The Conservative Party chairman will face an investigation into her use of MPs' expenses to pay a nanny... at her own request.
The Parliamentary Standards Commissioner John Lyon said the "exceptional" circumstances meant a full inquiry should take place into Caroline Spelman's case.
A statement from his office said: "Having carefully considered the matter, the Commissioner has recommended to the (Standards and Privileges) Committee that exceptionally he should conduct an inquiry. The Committee has accepted that recommendation."
It emerged earlier this month that the Meriden MP paid Tina Haynes to look after her children and do secretarial work for a "short-term period" after her election to Parliament, between 1997 and 1998.
However, it emerged last weekend that Ms Haynes in fact remained on the public payroll for almost two years, from April 1997 to March 1999.
The nanny is also thought to have lived at Ms Spelman's family home in Kent for some of the time - more than 140 miles from her West Midlands constituency.
Ms Spelman insists she did nothing wrong in employing Ms Haynes. She says the nanny was doing administrative work at her home - which she was using as her constituency office - as well as providing childcare services outside school hours.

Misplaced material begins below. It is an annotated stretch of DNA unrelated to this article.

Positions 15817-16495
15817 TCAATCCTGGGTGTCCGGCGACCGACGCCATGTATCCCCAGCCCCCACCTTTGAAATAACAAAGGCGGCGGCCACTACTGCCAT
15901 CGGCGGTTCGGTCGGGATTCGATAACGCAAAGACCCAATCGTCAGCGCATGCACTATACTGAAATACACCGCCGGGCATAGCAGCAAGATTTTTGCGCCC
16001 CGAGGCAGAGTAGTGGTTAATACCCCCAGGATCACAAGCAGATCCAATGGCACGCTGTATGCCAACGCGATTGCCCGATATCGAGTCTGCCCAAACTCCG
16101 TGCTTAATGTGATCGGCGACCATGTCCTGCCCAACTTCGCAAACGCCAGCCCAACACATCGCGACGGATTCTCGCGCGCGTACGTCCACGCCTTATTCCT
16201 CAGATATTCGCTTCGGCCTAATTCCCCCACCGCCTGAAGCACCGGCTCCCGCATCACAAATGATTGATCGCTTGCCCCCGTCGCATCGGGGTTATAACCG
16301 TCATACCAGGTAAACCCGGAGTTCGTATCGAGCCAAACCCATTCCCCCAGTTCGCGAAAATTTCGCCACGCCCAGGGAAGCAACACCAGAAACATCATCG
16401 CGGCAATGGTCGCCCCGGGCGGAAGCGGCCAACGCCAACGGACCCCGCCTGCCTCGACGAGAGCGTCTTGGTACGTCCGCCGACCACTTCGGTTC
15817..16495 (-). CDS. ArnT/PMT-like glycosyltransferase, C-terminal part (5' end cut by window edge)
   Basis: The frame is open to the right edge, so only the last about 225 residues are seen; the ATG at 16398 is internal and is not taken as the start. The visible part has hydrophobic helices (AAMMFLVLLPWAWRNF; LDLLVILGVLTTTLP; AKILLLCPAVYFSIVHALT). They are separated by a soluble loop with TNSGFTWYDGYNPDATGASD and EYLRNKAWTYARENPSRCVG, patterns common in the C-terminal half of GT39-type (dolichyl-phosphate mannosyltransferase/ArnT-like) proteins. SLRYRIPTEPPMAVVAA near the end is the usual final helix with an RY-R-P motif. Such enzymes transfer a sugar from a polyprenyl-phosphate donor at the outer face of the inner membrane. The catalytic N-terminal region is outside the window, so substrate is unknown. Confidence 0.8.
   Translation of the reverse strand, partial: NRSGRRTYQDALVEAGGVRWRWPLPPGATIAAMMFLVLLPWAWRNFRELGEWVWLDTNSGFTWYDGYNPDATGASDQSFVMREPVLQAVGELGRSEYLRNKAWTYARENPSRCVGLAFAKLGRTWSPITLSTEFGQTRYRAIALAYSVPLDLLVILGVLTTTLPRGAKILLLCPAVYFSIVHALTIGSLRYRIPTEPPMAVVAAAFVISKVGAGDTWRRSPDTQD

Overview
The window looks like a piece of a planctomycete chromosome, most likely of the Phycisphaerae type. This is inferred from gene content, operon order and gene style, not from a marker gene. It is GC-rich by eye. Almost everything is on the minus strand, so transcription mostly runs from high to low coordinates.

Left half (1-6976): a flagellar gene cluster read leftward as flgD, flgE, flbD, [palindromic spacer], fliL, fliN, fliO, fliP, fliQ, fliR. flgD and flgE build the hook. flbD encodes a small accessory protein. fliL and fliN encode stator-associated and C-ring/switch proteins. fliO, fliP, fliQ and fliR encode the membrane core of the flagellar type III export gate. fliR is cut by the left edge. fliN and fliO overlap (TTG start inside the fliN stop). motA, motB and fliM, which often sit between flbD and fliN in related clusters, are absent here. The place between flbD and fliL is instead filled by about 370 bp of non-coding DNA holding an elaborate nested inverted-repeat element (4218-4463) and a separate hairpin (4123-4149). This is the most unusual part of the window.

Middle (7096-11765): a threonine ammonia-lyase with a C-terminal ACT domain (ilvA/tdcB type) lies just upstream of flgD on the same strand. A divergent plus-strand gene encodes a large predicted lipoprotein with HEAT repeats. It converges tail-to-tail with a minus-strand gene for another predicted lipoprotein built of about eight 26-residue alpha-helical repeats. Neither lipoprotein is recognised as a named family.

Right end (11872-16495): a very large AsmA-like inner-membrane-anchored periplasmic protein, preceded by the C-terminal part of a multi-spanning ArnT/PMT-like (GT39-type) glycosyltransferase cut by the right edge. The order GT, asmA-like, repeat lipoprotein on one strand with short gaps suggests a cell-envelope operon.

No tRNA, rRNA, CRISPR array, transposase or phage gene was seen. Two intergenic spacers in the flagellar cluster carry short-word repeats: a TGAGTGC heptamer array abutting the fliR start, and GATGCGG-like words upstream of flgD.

The arrangement was ended after she consulted the then Tory Chief Whip James Arbuthnot - although the party has insisted both sides were convinced she had not broken any rules.
After the story broke, Ms Spelman held a meeting with Mr Lyon on 9 June and asked him to investigate in an attempt to clear her name.
The Commissioner's statement said that after "careful" consideration he had agreed to Ms Spelman's request, "despite having received no formal complaint about her conduct and that the events complained of were more than seven years ago".
It went on: "The Commissioner is therefore initiating an inquiry into whether the circumstances of Mrs Spelman's employment of her secretarial assistant from 1997 breached the rules of the House in force at the time."
The news comes amid a slew of sleaze allegations against Conservative politicians.
The Tory leader in the European Parliament, Giles Chichester, resigned when it emerged he transferred more than £400,000 of staff expenses into a private family company.
And the party's chief whip in Strasbourg, Den Dover, was replaced after insisting there was nothing amiss in paying his wife and daughter a reported £758,000 over nine years through a company for secretarial and support services.Reuse content